§ 123.4 — Representing a Postpetition Claim Holder
Revised: June 8, 2004
Effective representation of a postpetition claim holder requires some investigation and some finesse. As detailed elsewhere, the treatment of postpetition claims is complicated in Chapter 13 cases: the plan can only provide for the payment of allowed postpetition claims;1 if the claim holder declines to file a proof of claim,2 the postpetition claim will not be allowed, will not be paid and will not be discharged.3 Depending on what the plan says, confirmation may vest all property of the Chapter 13 estate in the debtor,4 leaving a postpetition claim holder free of the automatic stay to collect from the debtor’s property;5 or the estate may be preserved by the plan, and the postpetition claim holder is in Neverland, neither paid through the plan nor able to collect its debt from property of the estate.6 The postpetition claim holder may be entitled to relief from the stay, putting at risk the debtor’s performance under the plan.7
If the confirmed plan provides for full payment of postpetition claims allowed under § 1305, the holder of a postpetition claim may be best advised to file a proof of claim and accept payment through the plan. If the confirmed plan is silent with respect to postpetition claims, but the debtor is willing and able, then the postpetition claim holder might join in the debtor’s motion under § 1329 to modify the plan to create a class of postpetition claims to be paid in full.8 If the confirmed plan pays less than 100 percent of postpetition claims or fails to provide for postpetition claims and if the debtor is not willing or not able to modify the plan, then the postpetition claim holder should not file a proof of claim and should consider seeking relief from the stay to proceed against the debtor or the debtor’s property.9 If the court grants relief from the stay, the postpetition claim holder can collect its claim directly from the debtor, from the debtor’s property and even from property that remained property of the Chapter 13 estate after confirmation. If the court denies relief from the stay, at worst, the postpetition claim will survive discharge and be collectible from the debtor after the case is over.10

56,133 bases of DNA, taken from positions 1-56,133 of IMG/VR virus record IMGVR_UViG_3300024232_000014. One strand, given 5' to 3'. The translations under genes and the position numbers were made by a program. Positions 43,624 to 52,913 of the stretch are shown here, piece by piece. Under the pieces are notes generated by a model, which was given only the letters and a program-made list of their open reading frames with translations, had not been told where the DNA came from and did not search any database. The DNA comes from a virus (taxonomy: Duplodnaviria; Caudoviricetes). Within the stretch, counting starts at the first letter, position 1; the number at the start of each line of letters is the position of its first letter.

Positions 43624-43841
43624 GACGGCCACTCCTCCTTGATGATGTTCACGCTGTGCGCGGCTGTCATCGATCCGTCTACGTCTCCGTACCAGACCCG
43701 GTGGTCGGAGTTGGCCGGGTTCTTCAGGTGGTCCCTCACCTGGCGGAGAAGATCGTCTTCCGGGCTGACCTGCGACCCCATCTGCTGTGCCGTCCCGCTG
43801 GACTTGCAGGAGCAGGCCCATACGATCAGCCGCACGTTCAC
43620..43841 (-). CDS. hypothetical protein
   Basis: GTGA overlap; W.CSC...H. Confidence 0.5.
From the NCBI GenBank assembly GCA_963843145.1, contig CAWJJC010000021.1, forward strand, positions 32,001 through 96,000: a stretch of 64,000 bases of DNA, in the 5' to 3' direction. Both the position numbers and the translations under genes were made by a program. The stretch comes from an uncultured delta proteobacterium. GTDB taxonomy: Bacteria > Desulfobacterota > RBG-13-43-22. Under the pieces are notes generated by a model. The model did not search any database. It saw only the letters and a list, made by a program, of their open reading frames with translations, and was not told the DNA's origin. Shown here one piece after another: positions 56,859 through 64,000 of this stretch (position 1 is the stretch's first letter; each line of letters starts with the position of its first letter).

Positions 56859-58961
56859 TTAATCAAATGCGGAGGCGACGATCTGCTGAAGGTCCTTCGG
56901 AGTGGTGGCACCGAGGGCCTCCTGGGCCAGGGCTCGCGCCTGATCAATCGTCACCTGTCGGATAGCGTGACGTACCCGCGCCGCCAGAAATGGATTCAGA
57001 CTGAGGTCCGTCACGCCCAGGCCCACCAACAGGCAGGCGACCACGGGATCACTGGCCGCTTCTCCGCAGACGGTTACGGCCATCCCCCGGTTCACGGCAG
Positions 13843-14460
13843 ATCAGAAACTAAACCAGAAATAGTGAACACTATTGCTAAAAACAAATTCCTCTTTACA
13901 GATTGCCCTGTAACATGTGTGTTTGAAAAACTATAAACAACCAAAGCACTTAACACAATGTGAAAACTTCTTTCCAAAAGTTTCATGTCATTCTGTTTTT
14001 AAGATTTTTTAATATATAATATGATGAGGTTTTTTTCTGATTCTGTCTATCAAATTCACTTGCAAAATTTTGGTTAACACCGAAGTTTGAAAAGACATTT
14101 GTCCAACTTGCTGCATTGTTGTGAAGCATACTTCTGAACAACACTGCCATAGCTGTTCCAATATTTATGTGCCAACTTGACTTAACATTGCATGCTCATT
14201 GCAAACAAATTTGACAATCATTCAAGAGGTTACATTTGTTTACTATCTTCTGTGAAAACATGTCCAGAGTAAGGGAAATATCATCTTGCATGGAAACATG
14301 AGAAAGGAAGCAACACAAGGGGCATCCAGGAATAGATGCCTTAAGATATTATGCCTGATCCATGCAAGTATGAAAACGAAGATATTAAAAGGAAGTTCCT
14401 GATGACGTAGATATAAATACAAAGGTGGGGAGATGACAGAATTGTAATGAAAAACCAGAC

The postpetition creditor should consider whether its claim is a postpetition claim of the sort described in § 1305 or whether the debt is really an administrative expense under § 503 that could be entitled to priority and full payment through the plan under § 1322(a)(2).11 This characterization determines the strategy that will best advantage the postpetition creditor with respect to the debtor’s plan: administrative expenses typically are paid in full through the plan but without interest; however, if the holder of an administrative expense fails to timely file a request for payment, the administrative expense will not be paid through the plan and may be discharged upon completion of payments to other creditors.12 If the debt is a postpetition claim described in § 1305,13 the claim holder may be better off to file a proof of claim, depending on whether the plan calls for full payment (with interest). If the holder of a § 1305 claim declines to file a proof of claim, the postpetition claim will not be allowed, cannot be provided for by the plan, and will survive discharge.14